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Inhaltsbereich: Institut für Arbeitsmarkt- und Berufsforschung

Essays on the measurement and analysis of educational and skill inequalities

Abstract

"After introducing the different data sources used in this dissertation in Chapter 2, I evaluate the linkage of the ALWA survey data with the administrative data of the IAB. I examine both consent bias and selectivity in linkage success based on survey and paradata. My results are informative for potential data users, for survey practice as well as for practitioners of record linkage. My main findings are the following: contrary to previous results, linkage consent in ALWA is not significantly related to the respondents' reported educational or income levels. Consent bias is mainly driven by the labour market status of the respondent. The highest consent rates are achieved by older, female and more experienced interviewers. Probabilistic record linkage substantially increases the number of observations without introducing additional selectivity to the linked sample compared to the result of deterministic matching. Manual matching further increases the number of observation at the cost of more pronounced selectivity of the resulting sample. Selectivity of the successfully linked data is mainly driven by the age, the immigrant background and the employment status of the respondents. In Chapter 3, I examine whether people from low-qualified family backgrounds make up for any inherited lack of formal education by means of non-formal training. Hypotheses based on economic theory and findings from various other disciplines suggest otherwise. I use the ALWA survey data to estimate the influence of family background on non-formal training participation. Count data analyses show that a low-qualified family background is negatively related to both likelihood and frequency of on-the-job training. This result holds when controlling for education, ability and personality as well as job and firm characteristics. Chapter 4, which is mainly based on a collaborative paper with one coauthor, asks whether there is a reward for basic skills in the German labour market. To answer this question, we examine the relationship between literacy, numeracy and monthly gross earnings of full-time employed workers. We use data from ALWA survey, augmented by test scores on basic cognitive skills as well as administrative earnings data. Our results indicate that earnings are positively related to both types of skills. Furthermore, there is no evidence for non-linearity in this relationship and only little heterogeneity when differentiating by sub-groups" (Author's abstract, IAB-Doku) ((en))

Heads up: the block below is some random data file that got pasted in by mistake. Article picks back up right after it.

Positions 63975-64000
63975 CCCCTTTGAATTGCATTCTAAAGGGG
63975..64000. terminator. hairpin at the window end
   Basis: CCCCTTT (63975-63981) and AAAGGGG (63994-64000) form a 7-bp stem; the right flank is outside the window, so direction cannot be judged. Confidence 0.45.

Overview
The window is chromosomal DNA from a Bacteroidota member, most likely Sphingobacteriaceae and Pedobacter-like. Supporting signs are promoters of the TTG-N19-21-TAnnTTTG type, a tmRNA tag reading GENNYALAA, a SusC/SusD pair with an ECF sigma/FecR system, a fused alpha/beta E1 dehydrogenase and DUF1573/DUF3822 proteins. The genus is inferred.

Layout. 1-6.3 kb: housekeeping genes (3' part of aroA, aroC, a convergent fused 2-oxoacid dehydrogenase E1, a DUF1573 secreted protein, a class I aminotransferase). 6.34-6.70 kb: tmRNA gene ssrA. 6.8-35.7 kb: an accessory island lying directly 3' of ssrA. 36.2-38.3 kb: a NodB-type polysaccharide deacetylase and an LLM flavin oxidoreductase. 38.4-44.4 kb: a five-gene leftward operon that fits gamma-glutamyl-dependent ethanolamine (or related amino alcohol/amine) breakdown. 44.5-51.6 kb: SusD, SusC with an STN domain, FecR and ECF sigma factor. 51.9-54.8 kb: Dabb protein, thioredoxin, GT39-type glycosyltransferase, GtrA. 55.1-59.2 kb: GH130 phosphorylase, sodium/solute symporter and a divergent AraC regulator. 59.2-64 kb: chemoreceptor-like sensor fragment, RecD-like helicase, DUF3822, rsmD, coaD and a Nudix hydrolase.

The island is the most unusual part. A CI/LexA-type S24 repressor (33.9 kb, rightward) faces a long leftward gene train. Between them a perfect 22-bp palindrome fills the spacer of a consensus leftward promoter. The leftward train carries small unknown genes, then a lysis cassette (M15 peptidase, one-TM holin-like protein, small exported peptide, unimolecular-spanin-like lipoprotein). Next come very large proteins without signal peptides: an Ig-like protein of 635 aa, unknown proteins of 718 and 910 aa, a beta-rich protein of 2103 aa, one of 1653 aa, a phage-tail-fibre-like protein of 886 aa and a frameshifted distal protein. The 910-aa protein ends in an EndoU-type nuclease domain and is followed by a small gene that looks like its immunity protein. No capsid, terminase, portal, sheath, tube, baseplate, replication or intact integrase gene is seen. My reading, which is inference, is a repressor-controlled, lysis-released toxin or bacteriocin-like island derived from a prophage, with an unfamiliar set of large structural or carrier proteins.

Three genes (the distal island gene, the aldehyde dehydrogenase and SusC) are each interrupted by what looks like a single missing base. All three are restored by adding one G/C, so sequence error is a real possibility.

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Author


Bibliographical information

Antoni, Manfred (2013): Essays on the measurement and analysis of educational and skill inequalities. N├╝rnberg, 126 p.
 

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